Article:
Wednesday, November 01, 2006


Pieta -album by Milton Nascimento

Recently I got a hold of a copy of Milton Nascimento's album of 2005 entitled Pieta. Was unaware that it had come out, because 1) I was over in Europe then, and 2) I had lost interest in some of Milton's albums of the late 90s and early aughts. At any rate I can report that this release is delightful, and before I go further let me quote the short review over at

"Having recorded a series of highly influential releases during the seventies and early eighties -- and captured a worldwide following in the process -- Nascimento seemed to lose his way for a spell. But thankfully, he is back on track, praising the Eternal Feminine as personified by his mother and other strong women who have touched his life. The theme is not new to him -- the concept of a female twin soul/guardian spirit has recurred in his work since the beginning -- but this is the first time he has dedicated an entire album to the age-old anima/animus duality. His trademark baritone-to-tenor, crowned by an ethereal yet searing falsetto, is companioned by a roster of women altos (Simone Guimarães, Marina Machado, and Maria Rita Mariano) whose voices envelop his like darkly iridescent angel wings. Old friends like lyricist Fernando Brant and bassist Lô Borges, who have been with him since his youthful Clube da Esquina days, are on hand, as are icons from Brazil (arranger Eumir Deodato) and the U.S.(Pat Metheny, Herbie Hancock). Although Nascimento's one-time naive sophistication has undeniably been superceded by a knowing, jazzy neo-primitive thrust, this is his finest effort in years and thus, an essential must-have. --Christina Roden "

I first was turned onto the music of Milton Nascimento while in the Peace corps in Jamaica. A member of the German Volunteer Corps in Jamaica, Vinnie, lent me a 100 min cassette tape that was all his music. I remember sitting on the RoofTop bar in Papine, just outside of Kingston, and the view to the south was tremendous; you could see the causeway going out to Port Royale and then south of that the Caribbean sea. Looking at that view, I would recall the song Cravo E Canela (Clove and Cinnamon) by Nascimento , and I could almost sense the energy of the South American continent. Btw that’s an incredible song, one can sense the heart of Minas Geraes and Brazil in it. I duped that tape and continued listening to his songs the rest of the time I was there. And when I got back to the States, I ended up spending a lot of time and effort to get all the songs of his that were on the tape, on albums.(This was back when lps still predominated) It ended up taking something like 14 albums to get that mix.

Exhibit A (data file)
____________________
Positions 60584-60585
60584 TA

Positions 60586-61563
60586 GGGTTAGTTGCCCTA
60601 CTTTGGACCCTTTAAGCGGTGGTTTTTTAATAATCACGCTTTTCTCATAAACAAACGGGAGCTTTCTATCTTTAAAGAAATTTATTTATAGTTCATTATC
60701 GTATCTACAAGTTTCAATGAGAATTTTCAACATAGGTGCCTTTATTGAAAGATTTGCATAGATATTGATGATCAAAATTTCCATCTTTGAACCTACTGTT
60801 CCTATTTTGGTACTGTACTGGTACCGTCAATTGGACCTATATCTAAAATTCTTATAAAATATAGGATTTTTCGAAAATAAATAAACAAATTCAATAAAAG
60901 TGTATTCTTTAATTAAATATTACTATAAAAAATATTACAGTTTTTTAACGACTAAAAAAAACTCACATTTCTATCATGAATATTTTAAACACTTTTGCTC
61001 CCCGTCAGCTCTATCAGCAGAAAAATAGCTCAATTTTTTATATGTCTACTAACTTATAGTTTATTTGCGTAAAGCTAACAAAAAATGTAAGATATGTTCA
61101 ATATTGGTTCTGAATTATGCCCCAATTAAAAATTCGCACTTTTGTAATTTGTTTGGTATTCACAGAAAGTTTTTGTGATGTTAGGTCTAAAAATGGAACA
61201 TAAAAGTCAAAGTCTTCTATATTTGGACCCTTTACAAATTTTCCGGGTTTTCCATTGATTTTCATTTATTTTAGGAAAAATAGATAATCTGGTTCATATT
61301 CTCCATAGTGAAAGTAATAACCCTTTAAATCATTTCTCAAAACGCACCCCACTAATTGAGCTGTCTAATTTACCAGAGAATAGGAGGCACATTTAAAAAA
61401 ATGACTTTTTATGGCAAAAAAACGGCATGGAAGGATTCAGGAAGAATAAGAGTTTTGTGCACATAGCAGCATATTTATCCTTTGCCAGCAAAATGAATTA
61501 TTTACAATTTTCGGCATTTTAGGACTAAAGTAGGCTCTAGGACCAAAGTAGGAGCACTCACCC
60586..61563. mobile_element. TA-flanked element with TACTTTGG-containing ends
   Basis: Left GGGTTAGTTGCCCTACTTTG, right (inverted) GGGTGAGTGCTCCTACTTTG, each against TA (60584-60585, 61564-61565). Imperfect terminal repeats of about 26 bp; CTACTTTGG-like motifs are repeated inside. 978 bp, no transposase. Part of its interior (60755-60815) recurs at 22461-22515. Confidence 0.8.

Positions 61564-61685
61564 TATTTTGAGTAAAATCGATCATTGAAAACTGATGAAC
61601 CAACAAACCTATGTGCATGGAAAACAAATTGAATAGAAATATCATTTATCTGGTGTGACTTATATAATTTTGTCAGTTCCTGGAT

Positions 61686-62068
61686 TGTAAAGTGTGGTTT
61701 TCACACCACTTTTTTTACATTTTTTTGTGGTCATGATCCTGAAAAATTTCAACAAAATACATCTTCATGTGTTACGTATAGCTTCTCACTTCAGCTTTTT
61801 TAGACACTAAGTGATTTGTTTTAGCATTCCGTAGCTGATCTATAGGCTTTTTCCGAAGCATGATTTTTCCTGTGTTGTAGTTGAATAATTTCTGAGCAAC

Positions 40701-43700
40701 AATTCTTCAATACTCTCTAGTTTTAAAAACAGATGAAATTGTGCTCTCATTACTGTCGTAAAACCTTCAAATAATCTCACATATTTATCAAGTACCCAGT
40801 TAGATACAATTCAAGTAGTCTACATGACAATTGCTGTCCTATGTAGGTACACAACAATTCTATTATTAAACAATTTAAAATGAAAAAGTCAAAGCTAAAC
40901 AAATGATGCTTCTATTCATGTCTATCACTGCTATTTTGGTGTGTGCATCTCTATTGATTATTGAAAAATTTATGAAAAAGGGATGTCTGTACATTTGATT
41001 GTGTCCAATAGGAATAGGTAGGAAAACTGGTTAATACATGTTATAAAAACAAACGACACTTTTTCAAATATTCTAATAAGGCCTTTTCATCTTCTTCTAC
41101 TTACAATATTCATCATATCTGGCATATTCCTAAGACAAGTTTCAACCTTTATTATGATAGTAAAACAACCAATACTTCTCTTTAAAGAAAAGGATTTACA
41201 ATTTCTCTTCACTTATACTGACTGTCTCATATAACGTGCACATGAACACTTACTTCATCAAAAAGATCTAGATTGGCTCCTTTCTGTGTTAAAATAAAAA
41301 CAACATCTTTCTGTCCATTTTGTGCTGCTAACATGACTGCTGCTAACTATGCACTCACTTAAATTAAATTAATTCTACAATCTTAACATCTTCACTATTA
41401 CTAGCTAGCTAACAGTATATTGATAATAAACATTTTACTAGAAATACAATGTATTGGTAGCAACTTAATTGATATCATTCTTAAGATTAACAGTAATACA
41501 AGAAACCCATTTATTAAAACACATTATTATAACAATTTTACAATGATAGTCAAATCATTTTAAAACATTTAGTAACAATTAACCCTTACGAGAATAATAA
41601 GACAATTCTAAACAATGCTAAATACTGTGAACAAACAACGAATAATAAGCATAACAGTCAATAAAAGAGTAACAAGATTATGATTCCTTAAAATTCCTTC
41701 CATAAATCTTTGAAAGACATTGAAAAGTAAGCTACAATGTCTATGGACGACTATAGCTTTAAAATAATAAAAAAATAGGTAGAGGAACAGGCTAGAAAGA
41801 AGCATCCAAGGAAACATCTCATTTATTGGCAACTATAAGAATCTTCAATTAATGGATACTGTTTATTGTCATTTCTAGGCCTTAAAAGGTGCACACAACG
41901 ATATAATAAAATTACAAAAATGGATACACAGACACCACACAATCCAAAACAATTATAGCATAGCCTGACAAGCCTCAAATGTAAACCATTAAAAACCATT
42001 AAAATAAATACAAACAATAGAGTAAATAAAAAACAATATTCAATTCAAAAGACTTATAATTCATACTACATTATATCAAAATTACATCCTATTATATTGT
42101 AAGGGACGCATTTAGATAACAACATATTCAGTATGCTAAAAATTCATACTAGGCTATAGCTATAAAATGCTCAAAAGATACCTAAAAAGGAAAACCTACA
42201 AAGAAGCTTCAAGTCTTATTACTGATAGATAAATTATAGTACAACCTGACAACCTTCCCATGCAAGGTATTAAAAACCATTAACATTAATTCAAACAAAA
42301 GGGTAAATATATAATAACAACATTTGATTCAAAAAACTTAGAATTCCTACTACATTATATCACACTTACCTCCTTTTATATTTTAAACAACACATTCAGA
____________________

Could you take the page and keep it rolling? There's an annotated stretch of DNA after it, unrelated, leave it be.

In the end though the reason I went to so much trouble to recollect all those songs, is the music of Milton Nascimento at its best, is so captivating, sometimes otherworldy, and always filled with heart and soul. He sometimes uses too much lush orchestration which veers into 'cocktail' music for me, but on the other hand his music can reveal incredible South American vistas at times. Nascimento exhibits sheer musical genius in many of his songs.

I did move away in my interest in his albums over say the last ten years, but this album is alive and brings his music up to date, without dipping into any trite trends. The first song on Pieta, A Feminina voz do cantor is one of the most moving songs I have heard in a long time. Its like Nascimento taps into some subconscious feeling that most anyone can relate to. Which makes for great art. Another similarly moving song is Beira-Mar Novo, in which Milton has vocal backing by a group of young Brazilian teens- Meninos de Aracuai.

All the songs have a ‘alive’ sparkling quality. I can recommend it highly, especially if one already likes Brazilian jazz, or likes his music to begin with.
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